Chapter 3. GNU make

The GNU make utility, commonly abbreviated make, is a tool for controlling the generation of executables from source files. make automatically determines which parts of a complex program have changed and need to be recompiled. make uses configuration files called Makefiles to control the way programs are built.

Red Hat Developer Toolset is distributed with make 4.2.1. This version is more recent than the version included in Red Hat Enterprise Linux and provides a number of bug fixes and enhancements.

3.1. Installing make

In Red Hat Developer Toolset, GNU make is provided by the devtoolset-8-make package and is automatically installed with devtoolset-8-toolchain as described in Section 1.5, “Installing Red Hat Developer Toolset”.

3.2. Using make

To build a program without using a Makefile, run the make tool as follows:

$ scl enable devtoolset-8 'make source_file_without_extension'

This command makes use of implicit rules that are defined for a number of programming languages, including C, C++, and Fortran. The result is a binary file named source_file_without_extension in the current working directory.

Note that you can execute any command using the scl utility, causing it to be run with the Red Hat Developer Toolset binaries used in preference to the Red Hat Enterprise Linux system equivalent. This allows you to run a shell session with Red Hat Developer Toolset make as default:

$ scl enable devtoolset-8 'bash'
Note

To verify the version of make you are using at any point:

$ which make

Red Hat Developer Toolset’s make executable path will begin with /opt. Alternatively, you can use the following command to confirm that the version number matches that for Red Hat Developer Toolset make:

$ make -v

Example 3.1. Building a C Program Using make

Consider a source file named hello.c with the following contents:

#include <stdio.h>

int main(int argc, char *argv[]) {
  printf("Hello, World!\n");
  return 0;
}

Build this source code using the implicit rules defined by the make utility from Red Hat Developer Toolset:

$ scl enable devtoolset-8 'make hello'
cc     hello.c   -o hello

This creates a new binary file called hello in the current working directory.

3.3. Using Makefiles

To build complex programs that consist of a number of source files, make uses configuration files called Makefiles that control how to compile the components of a program and build the final executable. Makefiles can also contain instructions for cleaning the working directory, installing and uninstalling program files, and other operations.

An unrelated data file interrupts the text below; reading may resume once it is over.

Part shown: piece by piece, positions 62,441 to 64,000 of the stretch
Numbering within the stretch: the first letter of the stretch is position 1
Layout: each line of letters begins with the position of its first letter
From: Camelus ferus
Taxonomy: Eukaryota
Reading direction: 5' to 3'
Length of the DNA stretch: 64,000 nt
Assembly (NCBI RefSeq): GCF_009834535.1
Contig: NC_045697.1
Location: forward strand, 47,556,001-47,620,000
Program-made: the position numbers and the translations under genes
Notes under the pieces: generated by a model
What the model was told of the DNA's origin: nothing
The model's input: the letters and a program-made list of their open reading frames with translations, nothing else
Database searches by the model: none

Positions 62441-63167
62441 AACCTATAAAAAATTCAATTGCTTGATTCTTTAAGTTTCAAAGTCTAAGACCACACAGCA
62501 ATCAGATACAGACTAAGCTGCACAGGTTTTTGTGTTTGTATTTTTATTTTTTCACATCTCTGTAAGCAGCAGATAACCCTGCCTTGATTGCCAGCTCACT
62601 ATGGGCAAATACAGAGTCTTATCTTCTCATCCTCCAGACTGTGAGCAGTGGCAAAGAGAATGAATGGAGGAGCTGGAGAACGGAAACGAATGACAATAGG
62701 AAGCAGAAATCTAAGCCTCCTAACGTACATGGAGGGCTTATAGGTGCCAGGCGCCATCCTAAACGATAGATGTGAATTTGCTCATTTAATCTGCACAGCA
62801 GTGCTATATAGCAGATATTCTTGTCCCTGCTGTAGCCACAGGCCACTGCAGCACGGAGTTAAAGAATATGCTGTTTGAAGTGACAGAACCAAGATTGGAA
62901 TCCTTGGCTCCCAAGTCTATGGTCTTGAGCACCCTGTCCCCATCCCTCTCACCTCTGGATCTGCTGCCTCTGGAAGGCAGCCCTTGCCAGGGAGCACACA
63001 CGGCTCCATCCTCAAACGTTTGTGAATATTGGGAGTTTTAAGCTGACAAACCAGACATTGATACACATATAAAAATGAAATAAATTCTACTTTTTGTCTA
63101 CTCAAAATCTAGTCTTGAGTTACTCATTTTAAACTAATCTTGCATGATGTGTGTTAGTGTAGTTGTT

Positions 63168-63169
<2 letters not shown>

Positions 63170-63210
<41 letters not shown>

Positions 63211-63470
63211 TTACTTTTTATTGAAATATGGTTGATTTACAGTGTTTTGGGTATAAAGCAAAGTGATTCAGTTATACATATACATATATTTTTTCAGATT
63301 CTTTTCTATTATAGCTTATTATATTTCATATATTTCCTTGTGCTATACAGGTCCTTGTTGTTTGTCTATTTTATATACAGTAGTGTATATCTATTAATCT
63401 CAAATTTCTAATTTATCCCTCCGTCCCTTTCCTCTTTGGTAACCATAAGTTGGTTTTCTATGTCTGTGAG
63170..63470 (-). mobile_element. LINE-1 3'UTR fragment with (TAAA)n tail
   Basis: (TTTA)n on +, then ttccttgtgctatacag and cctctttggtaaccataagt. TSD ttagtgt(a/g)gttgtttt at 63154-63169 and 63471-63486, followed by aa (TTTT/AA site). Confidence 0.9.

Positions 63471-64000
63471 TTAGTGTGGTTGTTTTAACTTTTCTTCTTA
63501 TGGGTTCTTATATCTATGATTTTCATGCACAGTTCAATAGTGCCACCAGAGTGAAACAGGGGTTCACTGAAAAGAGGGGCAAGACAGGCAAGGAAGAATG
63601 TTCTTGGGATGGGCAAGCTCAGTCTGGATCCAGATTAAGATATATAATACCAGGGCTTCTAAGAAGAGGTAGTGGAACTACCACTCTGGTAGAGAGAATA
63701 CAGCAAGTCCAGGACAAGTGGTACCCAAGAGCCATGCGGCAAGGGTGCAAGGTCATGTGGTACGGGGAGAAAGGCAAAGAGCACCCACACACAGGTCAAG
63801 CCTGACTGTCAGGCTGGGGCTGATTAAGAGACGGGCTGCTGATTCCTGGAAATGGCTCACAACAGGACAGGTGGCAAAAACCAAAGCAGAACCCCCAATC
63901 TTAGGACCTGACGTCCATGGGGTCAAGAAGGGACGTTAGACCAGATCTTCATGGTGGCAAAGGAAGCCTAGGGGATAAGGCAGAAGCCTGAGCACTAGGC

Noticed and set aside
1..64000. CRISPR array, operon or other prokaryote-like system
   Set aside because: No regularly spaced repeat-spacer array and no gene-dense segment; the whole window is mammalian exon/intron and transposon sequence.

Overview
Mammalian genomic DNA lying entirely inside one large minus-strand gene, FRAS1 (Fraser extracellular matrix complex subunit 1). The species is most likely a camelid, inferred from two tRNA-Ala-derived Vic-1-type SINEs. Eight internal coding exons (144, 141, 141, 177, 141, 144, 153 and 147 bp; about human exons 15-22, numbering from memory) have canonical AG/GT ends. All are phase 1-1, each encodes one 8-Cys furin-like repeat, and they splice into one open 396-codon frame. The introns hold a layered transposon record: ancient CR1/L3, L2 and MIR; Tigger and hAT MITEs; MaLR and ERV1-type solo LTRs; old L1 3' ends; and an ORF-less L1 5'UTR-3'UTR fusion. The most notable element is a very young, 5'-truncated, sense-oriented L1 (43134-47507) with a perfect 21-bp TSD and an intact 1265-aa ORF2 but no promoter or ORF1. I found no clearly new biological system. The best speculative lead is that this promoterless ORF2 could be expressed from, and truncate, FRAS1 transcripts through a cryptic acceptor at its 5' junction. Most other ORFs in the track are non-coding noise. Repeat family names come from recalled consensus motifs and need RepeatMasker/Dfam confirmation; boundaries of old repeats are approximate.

make automatically uses files named GNUmakefile, makefile, or Makefile in the current directory. To specify another file name, use the -f option:

$ make -f make_file

Describing the details of Makefile syntax is beyond the scope of this guide. See GNU make, the upstream GNU make manual, which provides an in-depth description of the GNU make utility, Makefile syntax, and their usage.

The full make manual is also available in the Texinfo format as a part of your installation. To view this manual:

$ scl enable devtoolset-8 'info make'

Example 3.2. Building a C Program Using a Makefile

Consider the following universal Makefile named Makefile for building the simple C program introduced in Example 3.1, “Building a C Program Using make”. The Makefile defines some variables and specifies four rules, which consist of targets and their recipes. Note that the lines with recipes must start with the TAB character:

CC=gcc
CFLAGS=-c -Wall
SOURCE=hello.c
OBJ=$(SOURCE:.c=.o)
EXE=hello

all: $(SOURCE) $(EXE)

$(EXE): $(OBJ)
        $(CC) $(OBJ) -o $@

.o: .c
        $(CC) $(CFLAGS) $< -o $@

clean:
        rm -rf $(OBJ) $(EXE)

To build the hello.c program using this Makefile, run the make utility:

$ scl enable devtoolset-8 'make'
gcc -c -Wall hello.c -o hello.o
gcc hello.o -o hello

This creates a new object file hello.o and a new binary file called hello in the current working directory.

To clean the working directory, run:

$ scl enable devtoolset-8 'make clean'
rm -rf hello.o hello

This removes the object and binary files from the working directory.

3.4. Additional Resources

For more information about the GNU make tool and its features, see the resources listed below.

Installed Documentation

  • make(1) — The manual page for the make utility provides information on its usage. To display the manual page for the version included in Red Hat Developer Toolset:

    $ scl enable devtoolset-8 'man make'
  • The full make manual, which includes detailed information about Makefile syntax, is also available in the Texinfo format. To display the info manual for the version included in Red Hat Developer Toolset:

    $ scl enable devtoolset-8 'info make'

Online Documentation

  • GNU make — The upstream GNU make manual provides an in-depth description of the GNU make utility, Makefile syntax, and their usage.

See Also

  • Chapter 1, Red Hat Developer Toolset — An overview of Red Hat Developer Toolset and more information on how to install it on your system.
  • Chapter 2, GNU Compiler Collection (GCC) — Instructions on using the GNU Compiler Collection, a portable compiler suite with support for a wide selection of programming languages.
  • Chapter 4, binutils — Instructions on using binutils, a collection of binary tools to inspect and manipulate object files and binaries.
  • Chapter 5, elfutils — Instructions on using elfutils, a collection of binary tools to inspect and manipulate ELF files.
  • Chapter 6, dwz — Instructions on using the dwz tool to optimize DWARF debugging information contained in ELF shared libraries and ELF executables for size.
  • Chapter 7, GNU Debugger (GDB) — Instructions on debugging programs written in C, C++, and Fortran.